From my understanding though, it is VERY hard finding academic jobs relevant to this particular field. I’ve heard through the grapevine that you have more chance of becoming a professional athlete than becoming a professor in theoretical HEP which is honestly quite dejecting.
However, understanding physics beyond the standard model is undoubtedly my passion so I would really like to pursue a PhD in it to determine whether or not it can become more than just a hobby. I’ve heard of theoretical HEP PhD’s going into finance, etc. when finding an academic position proved fruitless, but if I’m being honest, that doesn’t sound all that appealing to me. If the academic path didn’t work out, I have always had a super keen interest in areas such as signal processing, control theory and data analysis. Which leads me to my main question:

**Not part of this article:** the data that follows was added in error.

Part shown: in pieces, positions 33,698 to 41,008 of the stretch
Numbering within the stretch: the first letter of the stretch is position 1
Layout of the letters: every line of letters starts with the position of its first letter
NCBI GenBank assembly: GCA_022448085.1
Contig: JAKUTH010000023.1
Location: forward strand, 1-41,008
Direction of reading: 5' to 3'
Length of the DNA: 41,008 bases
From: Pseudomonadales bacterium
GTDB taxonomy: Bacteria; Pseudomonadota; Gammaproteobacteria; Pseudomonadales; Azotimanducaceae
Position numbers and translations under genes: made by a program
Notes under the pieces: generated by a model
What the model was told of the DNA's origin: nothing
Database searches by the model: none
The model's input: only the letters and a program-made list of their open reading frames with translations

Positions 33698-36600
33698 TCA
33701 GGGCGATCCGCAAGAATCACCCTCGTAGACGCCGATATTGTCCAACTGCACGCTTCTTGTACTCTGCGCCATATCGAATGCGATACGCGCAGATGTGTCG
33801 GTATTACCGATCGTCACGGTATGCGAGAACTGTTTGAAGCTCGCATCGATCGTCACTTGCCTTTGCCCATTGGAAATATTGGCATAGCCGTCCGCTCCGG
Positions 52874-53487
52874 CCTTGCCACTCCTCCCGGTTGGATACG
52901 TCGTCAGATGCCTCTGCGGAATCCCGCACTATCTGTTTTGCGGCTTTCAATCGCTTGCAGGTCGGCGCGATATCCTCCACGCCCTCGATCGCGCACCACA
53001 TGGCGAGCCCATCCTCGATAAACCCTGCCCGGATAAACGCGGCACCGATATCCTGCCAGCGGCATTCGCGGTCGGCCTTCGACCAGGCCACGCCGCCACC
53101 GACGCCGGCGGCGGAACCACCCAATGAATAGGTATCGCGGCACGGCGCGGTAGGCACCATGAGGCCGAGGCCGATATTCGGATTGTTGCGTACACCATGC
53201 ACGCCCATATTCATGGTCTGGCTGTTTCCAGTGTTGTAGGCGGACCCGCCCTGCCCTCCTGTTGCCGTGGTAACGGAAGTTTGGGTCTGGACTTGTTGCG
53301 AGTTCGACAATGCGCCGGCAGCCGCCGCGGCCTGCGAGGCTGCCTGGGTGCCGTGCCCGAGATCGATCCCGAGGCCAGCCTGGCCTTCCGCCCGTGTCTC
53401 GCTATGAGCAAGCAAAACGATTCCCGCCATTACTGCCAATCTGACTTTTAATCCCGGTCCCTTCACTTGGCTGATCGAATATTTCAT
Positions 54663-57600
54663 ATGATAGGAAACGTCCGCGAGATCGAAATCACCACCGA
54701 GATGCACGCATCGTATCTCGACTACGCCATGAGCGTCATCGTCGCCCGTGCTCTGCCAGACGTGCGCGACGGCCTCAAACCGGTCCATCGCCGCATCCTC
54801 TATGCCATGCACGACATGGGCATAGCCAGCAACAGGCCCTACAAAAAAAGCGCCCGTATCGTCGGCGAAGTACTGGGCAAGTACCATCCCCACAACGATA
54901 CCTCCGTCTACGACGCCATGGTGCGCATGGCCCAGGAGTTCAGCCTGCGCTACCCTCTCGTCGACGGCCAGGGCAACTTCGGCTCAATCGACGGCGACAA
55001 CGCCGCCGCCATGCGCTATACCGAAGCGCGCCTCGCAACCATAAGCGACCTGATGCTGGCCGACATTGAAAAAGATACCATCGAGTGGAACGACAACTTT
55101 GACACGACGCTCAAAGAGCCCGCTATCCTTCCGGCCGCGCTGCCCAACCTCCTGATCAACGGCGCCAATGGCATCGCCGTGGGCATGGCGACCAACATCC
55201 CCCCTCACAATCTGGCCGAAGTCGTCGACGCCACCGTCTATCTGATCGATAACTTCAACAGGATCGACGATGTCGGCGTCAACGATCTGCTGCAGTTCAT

In case I can’t find an academic position in theoretical HEP, do you think my EE degree and MPhys (both of which involved experimental research projects highly focused on signal processing and data analysis) would be sufficient credentials to land a job in engineering/signal processing/data analysis? Or perhaps if I’m lucky, even some area of industry research (if so, what areas)?
Further, do you think having a PhD in theoretical HEP, in addition to my other credentials, would be a benefit or a hindrance in securing these types of jobs?
Some potentially relevant information:
I have 3 months of work experience at an electrical engineering company